Every year the U.S. government issues up to 85,000 H-1B visas to businesses that want to hire highly skilled, temporary workers from foreign countries. Many of these workers end up in Silicon Valley's tech industry. The positions are coveted, but visa holders often live in uncertainty; if their job is eliminated, deportation may quickly follow. As part of KQED's Boomtown series, examining the Bay Area's surging economy, we talk with a panel of foreign workers about living and working with an H-1B.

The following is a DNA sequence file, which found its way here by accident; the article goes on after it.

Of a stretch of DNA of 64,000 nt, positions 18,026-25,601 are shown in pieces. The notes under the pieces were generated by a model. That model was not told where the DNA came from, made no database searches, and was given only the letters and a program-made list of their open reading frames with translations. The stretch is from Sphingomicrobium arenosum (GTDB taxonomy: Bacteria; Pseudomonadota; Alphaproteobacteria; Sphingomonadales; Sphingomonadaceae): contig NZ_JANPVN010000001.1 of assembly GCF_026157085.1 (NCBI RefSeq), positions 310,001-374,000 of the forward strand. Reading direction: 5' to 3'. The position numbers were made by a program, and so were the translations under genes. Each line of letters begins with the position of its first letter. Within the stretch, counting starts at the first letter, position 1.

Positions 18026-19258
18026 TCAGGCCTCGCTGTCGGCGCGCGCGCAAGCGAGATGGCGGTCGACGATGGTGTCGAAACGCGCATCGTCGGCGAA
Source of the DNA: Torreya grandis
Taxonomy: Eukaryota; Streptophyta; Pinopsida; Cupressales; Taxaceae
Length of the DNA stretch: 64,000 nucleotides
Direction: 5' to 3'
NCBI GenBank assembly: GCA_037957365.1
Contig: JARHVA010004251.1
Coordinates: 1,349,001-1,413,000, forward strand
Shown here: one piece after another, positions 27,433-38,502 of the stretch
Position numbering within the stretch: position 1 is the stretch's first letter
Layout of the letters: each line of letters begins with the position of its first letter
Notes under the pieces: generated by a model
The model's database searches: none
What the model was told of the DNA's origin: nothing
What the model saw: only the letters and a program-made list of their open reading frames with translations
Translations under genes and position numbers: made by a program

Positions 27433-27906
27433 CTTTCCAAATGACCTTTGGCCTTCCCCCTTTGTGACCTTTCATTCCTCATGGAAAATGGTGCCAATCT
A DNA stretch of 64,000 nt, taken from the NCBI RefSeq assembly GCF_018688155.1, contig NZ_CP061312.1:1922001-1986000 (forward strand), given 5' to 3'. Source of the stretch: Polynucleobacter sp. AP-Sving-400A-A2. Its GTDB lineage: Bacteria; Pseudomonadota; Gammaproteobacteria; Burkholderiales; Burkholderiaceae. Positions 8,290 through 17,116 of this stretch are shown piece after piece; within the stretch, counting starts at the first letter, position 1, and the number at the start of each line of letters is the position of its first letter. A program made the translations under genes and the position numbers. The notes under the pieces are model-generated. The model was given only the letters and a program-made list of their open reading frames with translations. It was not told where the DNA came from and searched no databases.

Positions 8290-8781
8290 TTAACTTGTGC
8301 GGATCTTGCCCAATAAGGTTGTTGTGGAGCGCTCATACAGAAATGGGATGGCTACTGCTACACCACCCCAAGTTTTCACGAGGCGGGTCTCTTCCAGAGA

In My Experience: Living in the Bay Area on an H-1B Visa
Dora Csurgai, her husband has been on an H-1B visa since 2012; she is on an H-4 visa, for dependents of H-1B holders
Megha, market research analyst and H-1B holder since 2011
Di Hu, electrical engineer and H-1B visa holder since 2010
Arun Kumar, test engineer for a consumer electronics company and H-1B holder for eight years